Western Australia January 2013

I plan to return to Western Australia to visit a few friends and relatives, and my alma mater, the University of Western Australia (UWA). From my knowledge when I was a postgraduate student there, I was the only Malaysian Muslim female student doing research at PhD level from October 1986 to August 1989. I was probably the first Malaysian Malay to complete a PhD there too. Because I was the first PhD student for the Muslim community in Perth, it got everyone excited. The excitement didn't reach me then because I was up in the laboratories working long hours, both at the Nedlands campus in Crawley and at the biochemistry lab at Royal Perth Hospital. I was oblivious to the excitement in the Muslim community who knew of my status as the first PhD student at this prestigious university. Much later after I joined UWA, UWA was roped in under the "Circle of Eight", a group of Australia's elite universities where not everyone who applies gets to enter. The dropout rate was higher than acceptance rate. I didn't apply because I knew my application would not pass through the first sieve. But a miracle happened and I was invited to join UWA at PhD level by a professor who had just returned from Boston, USA. So that was how I got there - by chance and miracle, Alhamdulillah. I was there for less than 3 years and obtained my PhD in 1990, after I returned to Malaysia. I only needed to correct one page in my PhD thesis - a figure legend had to go beneath the diagram instead of hanging above the diagram; that was all. It scored the best PhD thesis in Physiology, Faculty of Medicine at UWA. I was informed by my PhD Supervisor that it was also the best PhD thesis in a long long time in the history of Physiology at UWA. I still think what made it a good thesis was I enjoyed doing my experiments and I also enjoyed working with the photographer to get good photographs for my thesis. I also enjoyed writing my PhD thesis - I used the first generation Macintosh that came to Western Australia, a great improvement over the Wang computers I was used to. I remember I wrote my PhD thesis in winter, in between breastfeeding my newborn second son! Well, you can really laugh at this. LOL

UWA is very special. It feels like the Tower of London plunged into a Mediterranean setting. If you have been to Stanford University in Palo Alto, California, then UWA is like that too, except on a smaller scale, of course. The campus is by Matilda Bay. It is rare that university campuses are set by the lake or sea. So being by the bay makes UWA a romantic and scenic campus. You don't have to travel to Alhambra in Granada, Spain to get that lovely feeling. On Sundays, there are weddings everywhere on UWA campus. Malaysian campuses don't give sufficient attention to landscapes and gardens and therefore we cannot make our campuses into "enterprising gardens". I think even Carcosa Sri Negara in Kuala Lumpur is more beautiful than Malaysian campuses. Everywhere you walk in UWA campus, you will be amazed at the facades of the old and new buildings, the pavements, the rose gardens, the sunken garden, the bushes, etc. The campus is picturesque. When my parents visited UWA towards the end of my research at UWA, they were amazed I was studying at such a lovely place.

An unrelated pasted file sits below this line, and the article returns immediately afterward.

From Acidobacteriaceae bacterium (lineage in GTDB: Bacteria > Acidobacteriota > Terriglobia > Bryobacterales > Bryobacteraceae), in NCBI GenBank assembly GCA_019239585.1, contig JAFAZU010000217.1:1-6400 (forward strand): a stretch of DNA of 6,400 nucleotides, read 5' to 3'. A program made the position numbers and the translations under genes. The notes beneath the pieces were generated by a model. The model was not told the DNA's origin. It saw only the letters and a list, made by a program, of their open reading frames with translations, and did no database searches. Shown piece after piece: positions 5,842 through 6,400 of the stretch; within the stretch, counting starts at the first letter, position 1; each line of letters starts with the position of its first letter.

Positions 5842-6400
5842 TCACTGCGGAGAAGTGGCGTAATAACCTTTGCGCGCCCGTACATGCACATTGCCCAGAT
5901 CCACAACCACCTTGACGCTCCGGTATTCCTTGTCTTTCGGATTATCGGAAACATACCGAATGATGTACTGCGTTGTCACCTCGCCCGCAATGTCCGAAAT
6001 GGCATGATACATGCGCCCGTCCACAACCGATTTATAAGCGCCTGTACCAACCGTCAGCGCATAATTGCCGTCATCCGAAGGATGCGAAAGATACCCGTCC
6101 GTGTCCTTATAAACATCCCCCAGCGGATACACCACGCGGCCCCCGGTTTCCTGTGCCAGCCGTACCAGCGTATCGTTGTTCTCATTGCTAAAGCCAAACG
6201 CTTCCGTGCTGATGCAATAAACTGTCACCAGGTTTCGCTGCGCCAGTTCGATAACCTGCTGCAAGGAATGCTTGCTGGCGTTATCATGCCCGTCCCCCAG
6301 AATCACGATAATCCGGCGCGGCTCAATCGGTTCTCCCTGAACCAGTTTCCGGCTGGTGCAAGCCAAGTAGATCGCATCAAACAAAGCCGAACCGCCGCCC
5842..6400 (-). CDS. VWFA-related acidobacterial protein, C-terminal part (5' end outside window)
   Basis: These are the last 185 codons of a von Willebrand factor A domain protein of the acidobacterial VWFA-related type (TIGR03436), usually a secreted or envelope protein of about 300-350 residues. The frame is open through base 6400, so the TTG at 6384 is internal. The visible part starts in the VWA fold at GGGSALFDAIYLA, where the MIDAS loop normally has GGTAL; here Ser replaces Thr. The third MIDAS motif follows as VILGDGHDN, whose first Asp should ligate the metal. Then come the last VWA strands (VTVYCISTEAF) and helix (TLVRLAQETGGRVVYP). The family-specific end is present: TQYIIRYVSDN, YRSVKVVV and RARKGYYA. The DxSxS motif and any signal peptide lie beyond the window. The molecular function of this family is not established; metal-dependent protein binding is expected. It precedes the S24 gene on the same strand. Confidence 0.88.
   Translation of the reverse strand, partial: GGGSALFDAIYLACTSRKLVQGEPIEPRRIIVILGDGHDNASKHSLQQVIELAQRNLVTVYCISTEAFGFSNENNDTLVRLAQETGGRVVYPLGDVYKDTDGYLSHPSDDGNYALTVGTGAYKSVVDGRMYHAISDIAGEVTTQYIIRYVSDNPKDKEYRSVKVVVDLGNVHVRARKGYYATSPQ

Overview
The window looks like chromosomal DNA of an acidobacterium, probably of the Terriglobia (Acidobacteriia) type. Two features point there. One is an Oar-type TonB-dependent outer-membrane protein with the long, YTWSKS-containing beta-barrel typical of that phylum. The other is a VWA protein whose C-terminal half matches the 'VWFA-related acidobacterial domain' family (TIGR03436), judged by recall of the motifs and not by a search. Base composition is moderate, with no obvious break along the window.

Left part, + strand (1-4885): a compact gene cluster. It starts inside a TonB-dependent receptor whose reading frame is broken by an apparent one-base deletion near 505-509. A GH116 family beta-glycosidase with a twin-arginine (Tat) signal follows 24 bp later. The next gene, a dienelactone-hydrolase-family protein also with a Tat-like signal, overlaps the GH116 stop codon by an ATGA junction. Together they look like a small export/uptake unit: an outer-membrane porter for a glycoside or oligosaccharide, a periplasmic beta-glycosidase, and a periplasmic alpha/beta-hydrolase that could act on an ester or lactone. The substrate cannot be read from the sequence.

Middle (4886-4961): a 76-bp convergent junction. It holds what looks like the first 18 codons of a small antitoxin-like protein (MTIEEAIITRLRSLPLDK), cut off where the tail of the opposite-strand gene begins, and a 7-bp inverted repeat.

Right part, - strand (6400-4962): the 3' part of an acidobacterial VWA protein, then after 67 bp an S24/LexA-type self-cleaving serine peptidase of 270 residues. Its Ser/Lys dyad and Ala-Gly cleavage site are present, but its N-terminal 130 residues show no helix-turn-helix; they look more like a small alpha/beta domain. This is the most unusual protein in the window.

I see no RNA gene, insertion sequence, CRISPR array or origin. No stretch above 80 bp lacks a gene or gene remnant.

Twenty-two years on after graduation, my family still thinks UWA is a lovely place. My husband wants me to bring my books to UWA because it is one place that I love. We plan to visit UWA some time in February 2013, after my first lecture for 2013, insyaAllah.

UWA is also a sponsor of the Australian Book Review (ABR). I had written an earlier post on ABR.

UWA also produces its own magazine, the UniView.

Winthrop Hall, pond and rose garden, UWA October 2012
Department of Physiology and sundial, UWA October 2012